The effort, however, has moved forward. In addition to the proliferation of incubators and accelerators, venture capital investments in Houston-area startups have increased substantially, growing to $606 million in 2019, up 32 percent from 2018.
But investment in Houston’s tech sector remains tiny in comparison to other tech centers. Some $2.2 billion in venture capital flowed into Austin, and more than $50 billion in venture capital financing went to Silicon Valley in 2019.
For the local innovation sector, the energy industry offers the opportunity to close some of that gap, bringing capital, customers and its own history and culture of innovation — a culture that has found and produced oil and gas from the deepest ocean depths and once-impenetrable shale rock.
“There’s been a tremendous amount of activity on the innovation side of the energy industry in Houston,” said Jose Beceiro, senior director of Global Energy 2.0, the energy transition initiative of the Greater Houston partnership, a business-financed economic development group. “Most of the initiatives in Houston are tied to the energy industry.”
Chevron’s new space at The Cannon will be dedicated to evaluating the development of what the company defines as “edge technology,” innovations that can be used in the field to aid Chevron’s production of oil and gas, said Barbara Burger, president of Chevron Technology Ventures.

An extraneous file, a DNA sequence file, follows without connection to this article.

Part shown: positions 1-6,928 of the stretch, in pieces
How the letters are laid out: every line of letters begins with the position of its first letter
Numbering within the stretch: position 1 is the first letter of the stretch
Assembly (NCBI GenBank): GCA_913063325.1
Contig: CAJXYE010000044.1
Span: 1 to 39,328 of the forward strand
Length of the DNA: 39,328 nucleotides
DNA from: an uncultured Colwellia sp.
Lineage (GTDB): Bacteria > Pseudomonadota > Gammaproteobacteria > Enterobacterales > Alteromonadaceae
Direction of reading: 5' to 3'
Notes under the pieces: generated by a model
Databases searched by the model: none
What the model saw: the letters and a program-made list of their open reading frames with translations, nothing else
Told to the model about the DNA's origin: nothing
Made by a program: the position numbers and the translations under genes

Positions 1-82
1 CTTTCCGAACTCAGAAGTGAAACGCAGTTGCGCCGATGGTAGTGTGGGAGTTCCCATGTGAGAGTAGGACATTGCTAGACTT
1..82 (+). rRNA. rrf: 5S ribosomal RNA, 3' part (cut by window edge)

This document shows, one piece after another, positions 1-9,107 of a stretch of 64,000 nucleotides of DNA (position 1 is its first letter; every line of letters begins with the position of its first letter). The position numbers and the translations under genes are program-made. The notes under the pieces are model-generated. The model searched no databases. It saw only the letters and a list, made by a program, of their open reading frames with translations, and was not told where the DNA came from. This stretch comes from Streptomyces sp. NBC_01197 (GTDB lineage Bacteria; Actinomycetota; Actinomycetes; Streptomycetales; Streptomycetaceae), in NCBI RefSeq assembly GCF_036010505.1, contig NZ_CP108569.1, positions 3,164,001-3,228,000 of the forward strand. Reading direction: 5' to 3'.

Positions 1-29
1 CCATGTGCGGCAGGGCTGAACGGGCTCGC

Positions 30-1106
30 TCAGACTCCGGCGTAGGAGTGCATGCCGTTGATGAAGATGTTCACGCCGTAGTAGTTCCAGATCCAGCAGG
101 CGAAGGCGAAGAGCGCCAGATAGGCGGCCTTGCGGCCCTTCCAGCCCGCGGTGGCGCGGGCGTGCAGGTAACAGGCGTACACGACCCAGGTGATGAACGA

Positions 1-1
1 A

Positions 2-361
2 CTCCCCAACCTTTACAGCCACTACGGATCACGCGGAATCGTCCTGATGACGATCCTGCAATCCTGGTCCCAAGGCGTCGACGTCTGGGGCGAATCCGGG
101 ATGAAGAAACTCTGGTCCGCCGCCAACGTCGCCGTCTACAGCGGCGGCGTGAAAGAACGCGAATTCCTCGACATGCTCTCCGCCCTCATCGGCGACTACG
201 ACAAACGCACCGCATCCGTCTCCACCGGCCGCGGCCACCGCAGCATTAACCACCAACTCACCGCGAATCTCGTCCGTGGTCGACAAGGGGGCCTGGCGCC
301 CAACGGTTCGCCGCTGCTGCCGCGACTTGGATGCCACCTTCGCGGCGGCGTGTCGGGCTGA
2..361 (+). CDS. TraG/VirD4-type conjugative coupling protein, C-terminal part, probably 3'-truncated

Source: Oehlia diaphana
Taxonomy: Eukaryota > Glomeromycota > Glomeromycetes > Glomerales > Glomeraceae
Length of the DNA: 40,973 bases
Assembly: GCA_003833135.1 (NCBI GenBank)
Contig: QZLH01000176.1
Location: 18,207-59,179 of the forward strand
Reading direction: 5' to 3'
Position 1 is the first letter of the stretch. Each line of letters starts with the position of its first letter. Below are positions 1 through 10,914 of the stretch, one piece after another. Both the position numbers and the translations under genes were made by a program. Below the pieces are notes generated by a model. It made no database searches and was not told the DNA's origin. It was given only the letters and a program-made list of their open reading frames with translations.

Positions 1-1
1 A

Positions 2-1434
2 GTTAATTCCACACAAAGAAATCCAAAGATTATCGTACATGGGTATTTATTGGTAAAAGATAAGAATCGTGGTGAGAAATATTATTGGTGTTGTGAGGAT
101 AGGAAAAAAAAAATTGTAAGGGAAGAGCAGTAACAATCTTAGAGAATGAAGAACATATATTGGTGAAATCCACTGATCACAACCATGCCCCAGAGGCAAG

Chevron’s association with The Cannon allows it “to be able to more closely interact with startups and entrepreneurs that might be looking for a Chevron-like customer to pilot their product,” said Maigen Berg, The Cannon’s managing director.
IT meets energy
The Ion innovation hub, located in the former Sears building in Midtown, is set to open in the spring. The 300,000-square-foot technology incubator will anchor the 16-acre Innovation District, being developed by Rice University’s real estate affiliate, Rice Management Co.
The Ion will reflect the energy industry’s increasing embrace of information technology to manage and analyze the vast amounts of data generated by sensors, drones and other smart equipment used to find and produce oil and gas. Energy companies want to mine that data to improve operations and efficiency.
At The Ion, energy companies such as Chevron will share space with Microsoft, one of the leaders in cloud computing services that store and analyze large volumes of data. Microsoft has an interest in encouraging tech startups that might become customers for its services, as well as developing a workforce that might allow it to grow in Houston, The Ion’s Odegard said.
“They’re looking at this holistically,” Odegard said. “This is a great place to diversify their operation.”
Scale of change